So it’s come to this. The 2015 Rugby World Cup Final awaits this weekend and will showcase the first-ever meeting of neighbours Australia and New Zealand on international rugby’s grandest stage. This battle of the globe’s two premier nations, as ranked by the game’s governing body, makes a salivating prospect for fans of the oval ball. But which of these giants of the Southern Hemisphere will emerge victorious at Twickenham on Saturday? And who will make the crucial difference that secures the Webb Ellis Cup for their team? We’ve picked five potential match winners.
Israel Folau (Australia)
The highest-paid member of the Wallabies’ squad, full-back Israel Folau has been criticised in some quarters for performing below expectations during this World Cup; struggling with an ankle injury that has impaired him across the competition. Despite this, Folau’s international record of a score nearly every two matches is nothing to be scoffed at. While his tournament has fallen short of expectation to date (culminating in his substitution on the hour against Argentina in the semi-finals), Folau will be eager to answer any critics – and there can truly be no better stage to do just that.
David Pocock (Australia)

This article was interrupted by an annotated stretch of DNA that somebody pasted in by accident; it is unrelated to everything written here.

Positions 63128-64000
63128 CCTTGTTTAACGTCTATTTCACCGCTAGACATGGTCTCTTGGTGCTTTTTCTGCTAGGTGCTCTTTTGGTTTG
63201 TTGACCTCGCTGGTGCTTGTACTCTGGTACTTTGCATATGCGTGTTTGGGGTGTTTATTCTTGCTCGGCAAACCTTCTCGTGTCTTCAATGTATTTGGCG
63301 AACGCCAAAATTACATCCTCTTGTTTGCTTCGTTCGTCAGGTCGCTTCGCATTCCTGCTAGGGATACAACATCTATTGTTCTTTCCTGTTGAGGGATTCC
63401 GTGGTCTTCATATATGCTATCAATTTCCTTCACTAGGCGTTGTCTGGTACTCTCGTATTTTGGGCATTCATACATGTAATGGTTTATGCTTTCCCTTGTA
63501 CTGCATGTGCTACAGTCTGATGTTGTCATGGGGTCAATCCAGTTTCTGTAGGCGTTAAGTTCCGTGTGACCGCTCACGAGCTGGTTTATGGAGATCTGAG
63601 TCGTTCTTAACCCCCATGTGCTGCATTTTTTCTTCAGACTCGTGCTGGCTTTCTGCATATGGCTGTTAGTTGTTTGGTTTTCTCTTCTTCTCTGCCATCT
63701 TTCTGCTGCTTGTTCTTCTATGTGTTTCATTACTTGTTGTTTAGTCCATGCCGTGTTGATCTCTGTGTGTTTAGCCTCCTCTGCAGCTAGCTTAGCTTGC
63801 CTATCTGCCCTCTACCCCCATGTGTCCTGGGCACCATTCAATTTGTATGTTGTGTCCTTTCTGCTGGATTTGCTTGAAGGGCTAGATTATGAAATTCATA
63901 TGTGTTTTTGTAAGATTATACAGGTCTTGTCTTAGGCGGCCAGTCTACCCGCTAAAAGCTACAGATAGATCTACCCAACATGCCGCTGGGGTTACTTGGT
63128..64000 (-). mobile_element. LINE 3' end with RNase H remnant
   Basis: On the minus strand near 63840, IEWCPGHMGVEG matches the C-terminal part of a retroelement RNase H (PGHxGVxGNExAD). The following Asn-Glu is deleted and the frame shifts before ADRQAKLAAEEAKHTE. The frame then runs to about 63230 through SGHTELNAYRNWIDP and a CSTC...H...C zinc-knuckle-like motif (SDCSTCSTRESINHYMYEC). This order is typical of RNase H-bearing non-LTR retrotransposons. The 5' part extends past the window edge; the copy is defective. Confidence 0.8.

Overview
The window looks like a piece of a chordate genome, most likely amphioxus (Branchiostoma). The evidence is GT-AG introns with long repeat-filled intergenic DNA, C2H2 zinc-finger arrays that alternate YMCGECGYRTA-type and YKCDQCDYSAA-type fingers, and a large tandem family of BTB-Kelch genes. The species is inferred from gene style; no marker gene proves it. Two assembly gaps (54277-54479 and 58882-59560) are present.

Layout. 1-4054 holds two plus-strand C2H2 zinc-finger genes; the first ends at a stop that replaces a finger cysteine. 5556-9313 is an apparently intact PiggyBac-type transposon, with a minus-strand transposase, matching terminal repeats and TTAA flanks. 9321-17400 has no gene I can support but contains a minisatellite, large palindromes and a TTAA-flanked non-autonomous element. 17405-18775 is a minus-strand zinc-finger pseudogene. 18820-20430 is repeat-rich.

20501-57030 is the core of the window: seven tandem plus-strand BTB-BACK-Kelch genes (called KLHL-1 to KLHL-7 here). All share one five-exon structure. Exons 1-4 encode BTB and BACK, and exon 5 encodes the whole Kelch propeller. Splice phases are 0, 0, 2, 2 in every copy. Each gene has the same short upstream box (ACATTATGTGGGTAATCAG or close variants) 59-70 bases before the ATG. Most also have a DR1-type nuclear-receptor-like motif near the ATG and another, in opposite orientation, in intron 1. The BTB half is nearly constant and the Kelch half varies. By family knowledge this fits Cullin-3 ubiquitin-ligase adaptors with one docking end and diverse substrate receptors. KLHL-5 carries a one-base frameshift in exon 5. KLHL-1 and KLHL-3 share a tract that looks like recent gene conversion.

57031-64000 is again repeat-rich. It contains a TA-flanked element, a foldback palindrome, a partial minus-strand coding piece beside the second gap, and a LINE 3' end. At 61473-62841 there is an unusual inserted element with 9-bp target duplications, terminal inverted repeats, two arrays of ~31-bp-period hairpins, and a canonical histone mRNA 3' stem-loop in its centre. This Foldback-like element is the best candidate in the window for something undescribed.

With his trademark tree-trunk thighs and a host of battle scars to boot, including two black eyes from the bruising semi-final win over Argentina, vice-captain David Pocock typifies the grit and determination that has carried the Wallabies through their arduous wars with Wales and Scotland in earlier rounds. Viewed as integral to any Australian success this Saturday, Pocock’s tally of 14 turnovers during the tournament (the only player from any nation to rack up double figures) suggests the flanker will be a key component in winning the possession battle this weekend.
Bernard Foley (Australia)
An attacking threat for the Wallabies on multiple fronts, Bernard Foley charges into the final as the competition’s fourth-highest point scorer; with 15 penalties, ten conversations and two tries to his name this far. Despite host of glittering successes for club and country, Foley has spoken openly of Saturday being the biggest game of his rugby career; with the Sydney native striving for a repeat performance of the Super Rugby Final of 2014, where his last-minute match-winning penalty sealed a dramatic 33-32 triumph for Australia’s Waratahs over New Zealand’s Crusaders.